“Everything was just rotten, because there’s no refrigeration. It’s just scenery,” he added.
Nothing in the store on Guy Fieri’s Food Network competition Guy’s Grocery Games is scenery. For its first season, the series filmed in an actual grocery store: Fields Market in West Hills, California, a city northwest of Los Angeles.
Season two moved to northern California, north of San Francisco, taking over “24,000 square feet in Industry West Commerce Center off Todd Road” in Santa Rosa, California, according to the North Bay Business Journal.
Inside that warehouse, a 15,000 square foot, fully-operational grocery store was built by Scott and his team. “It takes a year to build a grocery store, and I had four weeks,” he said. When he talked to vendors, “They were like, It can’t be done.”
Among the complications: the building “had no gas, so we had to have gas run to it, which is really hard to do when you have a week. We finally got the gas run and we fired it all up, and the gas [company] called and said, you’re dipping the gas pressure in the neighborhood. They had to fix something.”
Now that Flavortown Market is operational and appears on television regularly, “Nobody realizes it’s not a grocery store. A lot of people think it’s a real grocery store,” Scott said. “I think it looks a little like a set.” (The only part that looks like a set to me is the front entrance; when contestants exit, they’re very clearly leaving into a faux parking lot, not walking into a full parking lot bathed in natural light.)
Food Network says the store is “stocked with more than 20,000 items,” including 241 produce options, 67 types of meat, and “442 pounds of seafood each week.” It “has a staff that orders the goods and stocks the shelves.”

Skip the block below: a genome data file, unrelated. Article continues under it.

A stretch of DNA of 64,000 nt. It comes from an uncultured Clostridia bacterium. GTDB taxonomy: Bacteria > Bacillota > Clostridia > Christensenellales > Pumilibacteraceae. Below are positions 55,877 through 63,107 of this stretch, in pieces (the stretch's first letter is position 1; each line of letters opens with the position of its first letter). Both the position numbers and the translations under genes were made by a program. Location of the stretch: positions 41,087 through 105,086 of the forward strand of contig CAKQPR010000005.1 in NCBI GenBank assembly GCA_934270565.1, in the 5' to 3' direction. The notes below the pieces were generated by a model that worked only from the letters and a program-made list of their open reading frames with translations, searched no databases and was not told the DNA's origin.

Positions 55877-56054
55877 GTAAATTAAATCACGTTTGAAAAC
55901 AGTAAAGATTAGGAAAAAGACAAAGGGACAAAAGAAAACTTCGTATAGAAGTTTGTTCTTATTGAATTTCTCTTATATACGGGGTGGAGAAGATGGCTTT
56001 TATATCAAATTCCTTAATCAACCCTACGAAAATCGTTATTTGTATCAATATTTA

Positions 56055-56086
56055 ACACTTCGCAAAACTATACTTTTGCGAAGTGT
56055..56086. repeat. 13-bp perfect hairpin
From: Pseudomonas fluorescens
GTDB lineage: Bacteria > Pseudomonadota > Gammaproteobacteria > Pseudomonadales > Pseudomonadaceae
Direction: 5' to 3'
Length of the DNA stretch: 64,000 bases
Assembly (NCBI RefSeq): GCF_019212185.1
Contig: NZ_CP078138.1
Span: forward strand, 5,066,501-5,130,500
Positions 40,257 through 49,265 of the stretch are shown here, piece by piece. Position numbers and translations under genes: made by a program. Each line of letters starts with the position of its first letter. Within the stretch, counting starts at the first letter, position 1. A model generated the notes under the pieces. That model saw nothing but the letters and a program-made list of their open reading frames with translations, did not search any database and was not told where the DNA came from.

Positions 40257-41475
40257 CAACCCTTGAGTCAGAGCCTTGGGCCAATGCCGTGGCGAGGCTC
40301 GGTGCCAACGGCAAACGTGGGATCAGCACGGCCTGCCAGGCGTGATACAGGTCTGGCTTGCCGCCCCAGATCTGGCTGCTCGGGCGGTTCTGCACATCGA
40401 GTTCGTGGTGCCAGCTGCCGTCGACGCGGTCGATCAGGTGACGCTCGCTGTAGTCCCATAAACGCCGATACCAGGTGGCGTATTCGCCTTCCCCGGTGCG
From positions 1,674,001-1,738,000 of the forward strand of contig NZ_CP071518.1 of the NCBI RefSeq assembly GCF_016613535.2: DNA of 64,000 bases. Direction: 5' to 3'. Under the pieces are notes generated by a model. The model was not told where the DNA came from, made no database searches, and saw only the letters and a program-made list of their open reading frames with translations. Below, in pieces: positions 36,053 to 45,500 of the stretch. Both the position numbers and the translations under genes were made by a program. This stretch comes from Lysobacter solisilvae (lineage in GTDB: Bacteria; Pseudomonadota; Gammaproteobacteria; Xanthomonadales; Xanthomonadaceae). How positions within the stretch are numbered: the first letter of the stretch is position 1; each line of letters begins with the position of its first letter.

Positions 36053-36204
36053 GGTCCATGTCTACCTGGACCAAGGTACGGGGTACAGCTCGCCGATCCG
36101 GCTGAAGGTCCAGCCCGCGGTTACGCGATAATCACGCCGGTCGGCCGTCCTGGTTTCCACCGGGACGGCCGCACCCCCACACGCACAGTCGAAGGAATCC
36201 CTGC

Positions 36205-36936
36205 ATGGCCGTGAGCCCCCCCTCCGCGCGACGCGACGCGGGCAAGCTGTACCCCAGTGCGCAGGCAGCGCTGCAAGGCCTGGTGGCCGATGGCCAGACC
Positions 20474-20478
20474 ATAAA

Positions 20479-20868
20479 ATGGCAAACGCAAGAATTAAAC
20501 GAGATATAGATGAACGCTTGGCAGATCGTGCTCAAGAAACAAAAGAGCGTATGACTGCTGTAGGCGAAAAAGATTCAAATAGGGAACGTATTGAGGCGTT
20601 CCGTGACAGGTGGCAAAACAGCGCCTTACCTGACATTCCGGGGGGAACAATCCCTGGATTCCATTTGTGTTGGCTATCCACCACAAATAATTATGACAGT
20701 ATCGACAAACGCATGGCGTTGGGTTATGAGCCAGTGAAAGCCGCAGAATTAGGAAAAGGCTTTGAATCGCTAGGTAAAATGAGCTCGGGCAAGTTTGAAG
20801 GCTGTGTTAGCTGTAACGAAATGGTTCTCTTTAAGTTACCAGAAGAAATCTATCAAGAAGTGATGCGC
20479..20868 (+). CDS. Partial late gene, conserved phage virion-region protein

Everything has a barcode and can be scanned at the checkout for real. “All the food is barcoded in; everything works,” Scott told me. “All the vendors were just blown away.”
“One day, a guy doing potato chip delivery shows up. He’s like, I’m here to deliver a thousand bags of potato chips. We open the door, and he sees the back of the set: it’s a wooden wall. And then we walk through that, and he’s like, Oh my god! What is this? It’s a grocery store. He’s like, But no one will shop here. There’s no parking.”
Although it is a functional store, it differs from real grocery stores in several ways, and not just because it’s closed to the public. The aisles are wider, to allow for carts and cameras, and “there’s no pet food section, there’s no baby care section,” Scott said. Of course, they don’t need those items on a cooking show.
You might also notice that there are horizontal lights attached to the shelves, directly beneath the top shelf. That’s “because the contestants stand looking at the shelves, you can’t light them, so we built lighting into all the shelves,” Scott told me.
Along with a slideshow that has close-up images of various sections, Food Network shares this about how the set is maintained:
“Every day the store team examines the aisles to determine what items need replenishing or replacement, starting with the produce section, which inevitably will need to be refreshed. The store team’s most-important job is making sure the quality of the food is at the highest standard.”
“Monday morning is a race through the aisles for the store team to get the market up and ready for the competition. Three hours are allotted for restocking and refreshing all sections, including produce, dairy, meat, seafood and the bakery counter.”
At the end of a television season, non-perishable items stay in the store to be used for future seasons.
Any fresh food—produce, meat, bread, seafood, et cetera—gets donated to charities, schools, and even to farms to be used as feed for animals. You can watch the crew pack up all donations in this video, which says that about 30,000 pounds are donated every season.
And if you want to see Flavortown Market under construction, Scott Storey has behind-the-scenes photos on his website.